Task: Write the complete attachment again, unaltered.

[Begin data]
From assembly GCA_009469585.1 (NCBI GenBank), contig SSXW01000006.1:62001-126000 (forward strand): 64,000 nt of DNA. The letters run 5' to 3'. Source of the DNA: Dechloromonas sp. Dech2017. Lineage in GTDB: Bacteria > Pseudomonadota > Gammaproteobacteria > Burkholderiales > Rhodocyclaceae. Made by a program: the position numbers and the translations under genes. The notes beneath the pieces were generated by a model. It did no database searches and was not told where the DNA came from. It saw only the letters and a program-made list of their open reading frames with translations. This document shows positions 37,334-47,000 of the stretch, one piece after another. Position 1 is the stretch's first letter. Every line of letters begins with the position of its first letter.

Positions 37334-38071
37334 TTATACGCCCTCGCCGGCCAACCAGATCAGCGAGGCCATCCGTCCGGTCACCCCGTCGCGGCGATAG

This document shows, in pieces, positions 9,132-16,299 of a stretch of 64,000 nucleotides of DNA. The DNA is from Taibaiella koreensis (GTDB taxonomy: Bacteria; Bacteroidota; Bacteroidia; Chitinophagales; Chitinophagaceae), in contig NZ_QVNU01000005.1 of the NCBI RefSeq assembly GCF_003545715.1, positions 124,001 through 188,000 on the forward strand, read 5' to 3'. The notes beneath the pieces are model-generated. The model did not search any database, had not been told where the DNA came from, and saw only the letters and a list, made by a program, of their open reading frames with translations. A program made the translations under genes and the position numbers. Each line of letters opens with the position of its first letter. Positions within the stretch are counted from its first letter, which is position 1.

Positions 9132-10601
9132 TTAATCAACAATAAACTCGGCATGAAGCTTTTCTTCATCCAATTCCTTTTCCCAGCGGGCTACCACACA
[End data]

From assembly GCA_009469585.1 (NCBI GenBank), contig SSXW01000006.1:62001-126000 (forward strand): 64,000 nt of DNA. The letters run 5' to 3'. Source of the DNA: Dechloromonas sp. Dech2017. Lineage in GTDB: Bacteria > Pseudomonadota > Gammaproteobacteria > Burkholderiales > Rhodocyclaceae. Made by a program: the position numbers and the translations under genes. The notes beneath the pieces were generated by a model. It did no database searches and was not told where the DNA came from. It saw only the letters and a program-made list of their open reading frames with translations. This document shows positions 37,334-47,000 of the stretch, one piece after another. Position 1 is the stretch's first letter. Every line of letters begins with the position of its first letter.

Positions 37334-38071
37334 TTATACGCCCTCGCCGGCCAACCAGATCAGCGAGGCCATCCGTCCGGTCACCCCGTCGCGGCGATAG

This document shows, in pieces, positions 9,132-16,299 of a stretch of 64,000 nucleotides of DNA. The DNA is from Taibaiella koreensis (GTDB taxonomy: Bacteria; Bacteroidota; Bacteroidia; Chitinophagales; Chitinophagaceae), in contig NZ_QVNU01000005.1 of the NCBI RefSeq assembly GCF_003545715.1, positions 124,001 through 188,000 on the forward strand, read 5' to 3'. The notes beneath the pieces are model-generated. The model did not search any database, had not been told where the DNA came from, and saw only the letters and a list, made by a program, of their open reading frames with translations. A program made the translations under genes and the position numbers. Each line of letters opens with the position of its first letter. Positions within the stretch are counted from its first letter, which is position 1.

Positions 9132-10601
9132 TTAATCAACAATAAACTCGGCATGAAGCTTTTCTTCATCCAATTCCTTTTCCCAGCGGGCTACCACACA